PIA02625: MISR Stereo Imaging Distinguishes Smoke from Cloud
Target Name: Earth
Is a satellite of: Sol (our sun)
Mission: Terra
Spacecraft: Terra
Instrument: MISR
Product Size: 1148 x 819 pixels (width x height)
Produced By: JPL
Addition Date: 2000-09-27
Other Information: You will need 3D glasses
Primary Data Set: MISR
Full-Res TIFF: PIA02625.tif (2.36 MB)
Full-Res JPEG: PIA02625.jpg (142.6 kB)

Click on the image above to download a moderately sized image in JPEG format (possibly reduced in size from original)

Original Caption Released with Image:

These views of western Alaska were acquired by MISR on June 25, 2000 during Terra orbit 2775. The images cover an area of about 150 kilometers x 225 kilometers, and have been oriented with north to the left. The left image is from the vertical-viewing (nadir) camera, whereas the right image is a stereo "anaglyph" that combines data from the forward-viewing 45-degree and 60-degree cameras. This image appears three-dimensional when viewed through red/blue glasses with the red filter over the left eye. It may help to darken the room lights when viewing the image on a computer screen.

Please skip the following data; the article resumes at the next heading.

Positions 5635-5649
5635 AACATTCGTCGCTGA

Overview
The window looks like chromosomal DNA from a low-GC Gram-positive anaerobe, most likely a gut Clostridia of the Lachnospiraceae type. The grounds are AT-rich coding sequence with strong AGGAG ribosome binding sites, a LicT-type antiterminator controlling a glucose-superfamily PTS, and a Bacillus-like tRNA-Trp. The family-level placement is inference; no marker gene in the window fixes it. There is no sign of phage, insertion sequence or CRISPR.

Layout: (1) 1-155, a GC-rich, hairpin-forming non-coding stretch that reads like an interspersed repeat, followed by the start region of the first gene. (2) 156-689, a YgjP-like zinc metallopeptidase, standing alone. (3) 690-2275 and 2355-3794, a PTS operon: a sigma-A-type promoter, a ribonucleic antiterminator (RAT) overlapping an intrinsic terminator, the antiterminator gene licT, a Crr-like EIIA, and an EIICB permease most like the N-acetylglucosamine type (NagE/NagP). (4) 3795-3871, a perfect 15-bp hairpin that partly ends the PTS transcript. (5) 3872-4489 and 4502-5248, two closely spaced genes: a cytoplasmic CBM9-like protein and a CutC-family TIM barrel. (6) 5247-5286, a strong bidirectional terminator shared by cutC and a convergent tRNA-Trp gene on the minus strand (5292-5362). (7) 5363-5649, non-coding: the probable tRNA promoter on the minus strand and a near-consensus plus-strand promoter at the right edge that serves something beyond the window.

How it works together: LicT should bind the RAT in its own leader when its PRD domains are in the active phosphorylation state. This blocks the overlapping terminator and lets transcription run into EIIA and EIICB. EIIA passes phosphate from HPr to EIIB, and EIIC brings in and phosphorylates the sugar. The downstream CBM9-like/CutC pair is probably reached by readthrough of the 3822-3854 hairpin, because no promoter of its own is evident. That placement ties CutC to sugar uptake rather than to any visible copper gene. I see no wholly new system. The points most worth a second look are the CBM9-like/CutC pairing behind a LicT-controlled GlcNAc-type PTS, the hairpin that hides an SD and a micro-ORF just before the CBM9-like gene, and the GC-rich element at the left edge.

The Yukon River is seen wending its way from upper left to lower right. A forest fire in the Kaiyuh Mountains produced the long smoke plume that originates below and to the right of image center. In the nadir view, the high cirrus clouds at the top of the image and the smoke plume are similar in appearance, and the lack of vertical information makes them hard to differentiate. Viewing the righthand image with stereo glasses, on the other hand, demonstrates that the scene consists of several vertically-stratified layers, including the surface terrain, the smoke, some scattered cumulus clouds, and streaks of high, thin cirrus. This added dimensionality is one of the ways MISR data helps scientists identify and classify various components of terrestrial scenes.

MISR was built and is managed by NASA's Jet Propulsion Laboratory, Pasadena, CA, for NASA's Office of Earth Science, Washington, DC. The Terra satellite is managed by NASA's Goddard Space Flight Center, Greenbelt, MD. JPL is a division of the California Institute of Technology.

Image Credit:
NASA/GSFC/JPL, MISR Team

Image Addition Date:
2000-09-27